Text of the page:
Happy 2013! We’re grateful and thrilled to return to a new year of literary and musical bounty. This month, super talented writers from NYC, Boston, & Providence and a lovely songstress from Memphis/Brooklyn commune at Jimmys No. 43 to wow our socks off. Come toast to great books and a wonderful new year with us! 7pm.
Alex Gilvarry is the author of the novel From the Memoirs of a Non-Enemy Combatant, a New York Times Book Review “Editor’s Choice” selection, published by Viking in 2012. He has written for Vogue, The Paris Review Daily, and his essays have been broadcast on NPR’s All Things Considered. Alex has been a Norman Mailer Fellow and he is the founder and editor of the website Tottenville Review, a book review collaborative.
Hester Kaplan’s second novel, The Tell, was published in 2013. Her first collection, The Edge of Marriage, won the Flannery O’Connor Prize for Short Fiction. Her work has appeared in numerous literary journals and anthologies, including The Best American Short Stories series. Her new collection of stories is Unravished. She is a recent recipient of an NEA, the Salamander Prize for Fiction, and the McGinnis-Ritchie Award for Non-Fiction. She teaches in Lesley University’s MFA Program in Creative Writing and in the Knight Science Journalism Program at MIT. She lives in Providence, RI.
Michael Lowenthal‘s fourth novel, The Paternity Test, was an IndieNext pick for October 2012. His previous novels are The Same Embrace, Avoidance, and Charity Girl, which was a New York Times Book Review Editors’ Choice title and a Washington Post Best Fiction of 2007 selection. The recipient of fellowships from the Bread Loaf and Wesleyan writers’ conferences, the MacDowell Colony, and the Massachusetts Cultural Council, Lowenthal has also been awarded Lynchburg College’s Thornton Residency and the James Duggins Outstanding Mid-Career Novelists’ Prize. He has taught creative writing at Boston College and Hampshire College, and since 2003 has been a core faculty member in the low-residency MFA program at Lesley University. A former board member of the literary human rights organization PEN New England, Lowenthal lives in Boston. He can be reached at www.MichaelLowenthal.com.
Sarah Manguso is the author, most recently, of The Guardians (2012). The Telegraph has named it a Best Book of the Year, calling it “an elegy for an entire generation.” Her previous book, the memoir The Two Kinds of Decay (2008), was named an Editors’ Choice by the New York Times Sunday Book Review and a Best Book of the Year by the Independent, the San Francisco Chronicle, the Telegraph, and Time Out Chicago. It was short-listed for the Wellcome Trust Book Prize and long-listed for the Royal Society Winton Prize. Her other books include the story collection Hard to Admit and Harder to Escape (2007), published as one of three volumes in McSweeney’s One Hundred and Forty-Five Stories in a Small Box, and the poetry collections Siste Viator (2006) and The Captain Lands in Paradise (2002), which was named a Favorite Book of the Year by the Village Voice. Honors for her writing include a Fellowship in General Nonfiction from the John Simon Guggenheim Memorial Foundation, a Hodder Fellowship from Princeton University, and the Rome Prize from the American Academy of Arts and Letters. Her books have been translated into Chinese, German, Italian, and Spanish. Her poems have won a Pushcart Prize and appeared in four volumes of the Best American Poetry series, including the forthcoming Best of the Best American Poetry: 25th Anniversary Edition. Born and raised near Boston, she was educated at Harvard and the Iowa Writers’ Workshop. She lives in Brooklyn, New York, and currently teaches writing at NYU.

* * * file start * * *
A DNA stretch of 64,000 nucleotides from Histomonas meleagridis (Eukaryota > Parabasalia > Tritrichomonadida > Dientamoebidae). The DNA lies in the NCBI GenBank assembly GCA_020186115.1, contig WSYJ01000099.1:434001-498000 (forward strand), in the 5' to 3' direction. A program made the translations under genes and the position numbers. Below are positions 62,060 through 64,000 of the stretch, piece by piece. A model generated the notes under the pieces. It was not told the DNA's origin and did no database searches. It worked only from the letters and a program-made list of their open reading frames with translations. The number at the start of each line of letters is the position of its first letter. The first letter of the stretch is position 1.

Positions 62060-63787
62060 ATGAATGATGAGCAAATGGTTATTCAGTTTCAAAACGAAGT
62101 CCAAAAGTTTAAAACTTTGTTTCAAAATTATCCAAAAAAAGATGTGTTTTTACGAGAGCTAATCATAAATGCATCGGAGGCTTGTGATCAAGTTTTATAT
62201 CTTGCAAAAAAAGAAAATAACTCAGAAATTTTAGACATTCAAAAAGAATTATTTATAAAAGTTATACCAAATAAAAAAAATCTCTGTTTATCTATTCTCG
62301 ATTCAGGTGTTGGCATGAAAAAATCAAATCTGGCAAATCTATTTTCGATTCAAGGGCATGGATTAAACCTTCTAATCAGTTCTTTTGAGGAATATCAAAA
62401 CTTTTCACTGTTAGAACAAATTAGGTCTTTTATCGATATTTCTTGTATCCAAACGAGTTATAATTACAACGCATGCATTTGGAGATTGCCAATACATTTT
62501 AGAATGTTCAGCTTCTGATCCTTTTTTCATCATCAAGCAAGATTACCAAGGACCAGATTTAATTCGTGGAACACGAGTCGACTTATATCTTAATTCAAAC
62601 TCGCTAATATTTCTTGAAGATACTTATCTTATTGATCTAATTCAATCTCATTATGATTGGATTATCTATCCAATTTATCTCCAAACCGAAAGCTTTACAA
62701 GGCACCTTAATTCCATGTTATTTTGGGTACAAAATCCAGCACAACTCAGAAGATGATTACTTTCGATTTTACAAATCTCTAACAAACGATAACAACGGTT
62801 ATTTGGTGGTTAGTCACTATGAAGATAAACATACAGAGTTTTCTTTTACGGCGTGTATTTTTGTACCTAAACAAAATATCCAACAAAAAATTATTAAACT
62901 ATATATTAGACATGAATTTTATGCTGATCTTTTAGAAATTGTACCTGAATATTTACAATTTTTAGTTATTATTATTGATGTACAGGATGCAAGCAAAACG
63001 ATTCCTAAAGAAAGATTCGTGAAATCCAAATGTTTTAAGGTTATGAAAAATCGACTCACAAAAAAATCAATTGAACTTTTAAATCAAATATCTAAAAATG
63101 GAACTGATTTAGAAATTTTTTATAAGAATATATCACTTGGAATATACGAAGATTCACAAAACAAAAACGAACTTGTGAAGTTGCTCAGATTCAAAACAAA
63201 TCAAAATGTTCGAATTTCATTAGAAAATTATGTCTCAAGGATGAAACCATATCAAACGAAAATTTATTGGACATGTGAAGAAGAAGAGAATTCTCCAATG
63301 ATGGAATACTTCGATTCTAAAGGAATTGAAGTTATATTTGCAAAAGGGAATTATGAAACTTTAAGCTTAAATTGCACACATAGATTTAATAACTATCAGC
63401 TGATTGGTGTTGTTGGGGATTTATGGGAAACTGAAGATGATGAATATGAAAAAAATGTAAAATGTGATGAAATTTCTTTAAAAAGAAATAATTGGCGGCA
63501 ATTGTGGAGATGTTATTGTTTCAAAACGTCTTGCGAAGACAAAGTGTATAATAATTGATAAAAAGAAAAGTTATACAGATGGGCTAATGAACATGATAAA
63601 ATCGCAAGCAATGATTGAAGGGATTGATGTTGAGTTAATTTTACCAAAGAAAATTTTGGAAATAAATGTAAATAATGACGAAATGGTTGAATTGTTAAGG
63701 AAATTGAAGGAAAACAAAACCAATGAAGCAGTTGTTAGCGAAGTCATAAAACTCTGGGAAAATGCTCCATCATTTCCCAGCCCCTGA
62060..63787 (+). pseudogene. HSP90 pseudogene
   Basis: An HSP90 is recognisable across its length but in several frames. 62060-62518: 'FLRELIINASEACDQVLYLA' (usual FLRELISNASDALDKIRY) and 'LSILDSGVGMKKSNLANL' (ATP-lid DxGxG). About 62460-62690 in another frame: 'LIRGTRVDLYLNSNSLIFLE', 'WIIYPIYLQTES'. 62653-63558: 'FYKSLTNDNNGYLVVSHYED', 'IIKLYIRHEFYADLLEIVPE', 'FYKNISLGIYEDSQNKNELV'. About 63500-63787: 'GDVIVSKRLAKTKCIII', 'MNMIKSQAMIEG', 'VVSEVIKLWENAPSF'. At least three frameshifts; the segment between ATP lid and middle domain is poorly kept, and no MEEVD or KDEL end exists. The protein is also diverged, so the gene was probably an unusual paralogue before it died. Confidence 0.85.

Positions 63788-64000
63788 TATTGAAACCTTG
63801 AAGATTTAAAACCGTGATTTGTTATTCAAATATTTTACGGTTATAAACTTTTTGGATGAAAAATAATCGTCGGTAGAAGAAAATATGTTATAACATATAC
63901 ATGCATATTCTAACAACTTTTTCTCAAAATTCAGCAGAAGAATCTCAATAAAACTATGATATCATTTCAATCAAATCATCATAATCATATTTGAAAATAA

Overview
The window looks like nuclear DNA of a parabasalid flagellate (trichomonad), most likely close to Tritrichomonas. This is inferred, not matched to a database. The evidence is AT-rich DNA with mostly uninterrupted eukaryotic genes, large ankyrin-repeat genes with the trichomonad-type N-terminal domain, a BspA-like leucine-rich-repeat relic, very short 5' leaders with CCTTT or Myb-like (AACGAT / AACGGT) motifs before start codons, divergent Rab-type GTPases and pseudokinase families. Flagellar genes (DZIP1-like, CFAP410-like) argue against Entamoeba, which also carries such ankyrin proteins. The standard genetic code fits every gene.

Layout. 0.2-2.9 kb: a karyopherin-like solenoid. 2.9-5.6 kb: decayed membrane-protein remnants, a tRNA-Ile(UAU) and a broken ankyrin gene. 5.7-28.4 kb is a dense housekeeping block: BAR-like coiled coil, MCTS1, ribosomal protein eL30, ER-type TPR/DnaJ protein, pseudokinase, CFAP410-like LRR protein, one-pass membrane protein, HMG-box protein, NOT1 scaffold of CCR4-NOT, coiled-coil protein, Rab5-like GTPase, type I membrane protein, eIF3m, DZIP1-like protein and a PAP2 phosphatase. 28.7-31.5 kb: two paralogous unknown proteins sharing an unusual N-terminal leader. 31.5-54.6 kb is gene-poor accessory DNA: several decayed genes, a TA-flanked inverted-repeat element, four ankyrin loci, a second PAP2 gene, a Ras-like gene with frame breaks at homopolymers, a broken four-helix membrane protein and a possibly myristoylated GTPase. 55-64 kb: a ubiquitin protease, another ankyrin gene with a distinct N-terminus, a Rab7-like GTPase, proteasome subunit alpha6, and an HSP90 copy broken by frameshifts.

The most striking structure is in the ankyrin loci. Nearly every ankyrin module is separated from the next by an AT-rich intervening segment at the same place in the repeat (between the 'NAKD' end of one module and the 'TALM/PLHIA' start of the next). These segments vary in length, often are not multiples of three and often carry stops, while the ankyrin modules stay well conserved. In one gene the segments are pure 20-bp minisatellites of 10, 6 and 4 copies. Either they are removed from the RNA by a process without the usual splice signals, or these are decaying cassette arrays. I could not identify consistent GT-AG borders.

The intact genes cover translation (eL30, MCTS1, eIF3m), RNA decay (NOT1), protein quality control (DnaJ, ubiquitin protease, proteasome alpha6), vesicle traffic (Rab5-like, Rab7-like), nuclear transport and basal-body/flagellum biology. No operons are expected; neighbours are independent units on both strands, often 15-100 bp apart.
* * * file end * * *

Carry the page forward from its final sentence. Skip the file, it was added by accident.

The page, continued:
“I’ve always leaned towards poetic simplicity and subtlety in my music,” songstress Clare Burson says, “wanting to express as much as I can with the fewest possible words and musical flourishes.” That minimalist approach is evident on ‘Silver and Ash,’ Burson’s third full length album, released by Rounder Records in September 2010 and featured in the New York Times and on NPR’S Weekend Edition and NBC’S Late Night with Carson Daly.
‘Silver and Ash’ is a concept album that imagines Burson’s maternal grandmother’s life in Europe, from before her birth in 1919 to her escape from Germany in 1938. It also explores Burson’s own struggles with rupture, silence, guilt, empathy, and continuity. For the project, funded by a stipend from a prestigious Six Points Fellowship, Burson visited her childhood home in Memphis, Tennessee, where she interviewed her grandmothers, and ventured to the homes of her ancestors in Germany, Latvia, Ukraine and Lithuania.
The album’s ten tracks, produced by Grammy-nominated Tucker Martine (R.E.M., The Decemberists), feature Mark Spencer (Son Volt) on guitar, Tony Leone (Ollabelle) on drums and Andy Cotton on bass, and Burson’s own lush string arrangements, showcase a voice Harp Magazine called “knowing… world-weary like Lucinda Williams’, expressive like Kathleen Edwards’, mysterious like Jolie Holland’s.”
A classically trained violinist, Burson began playing guitar and writing songs while studying history at Brown University. After college and a year in Germany as a Fulbright Scholar, Burson moved to Boston, and eventually back to Tennessee. She spent four years in Nashville before moving to her current home in Brooklyn, where she is busy raising her one year old daughter and working at the Lower East Side Tenement Museum.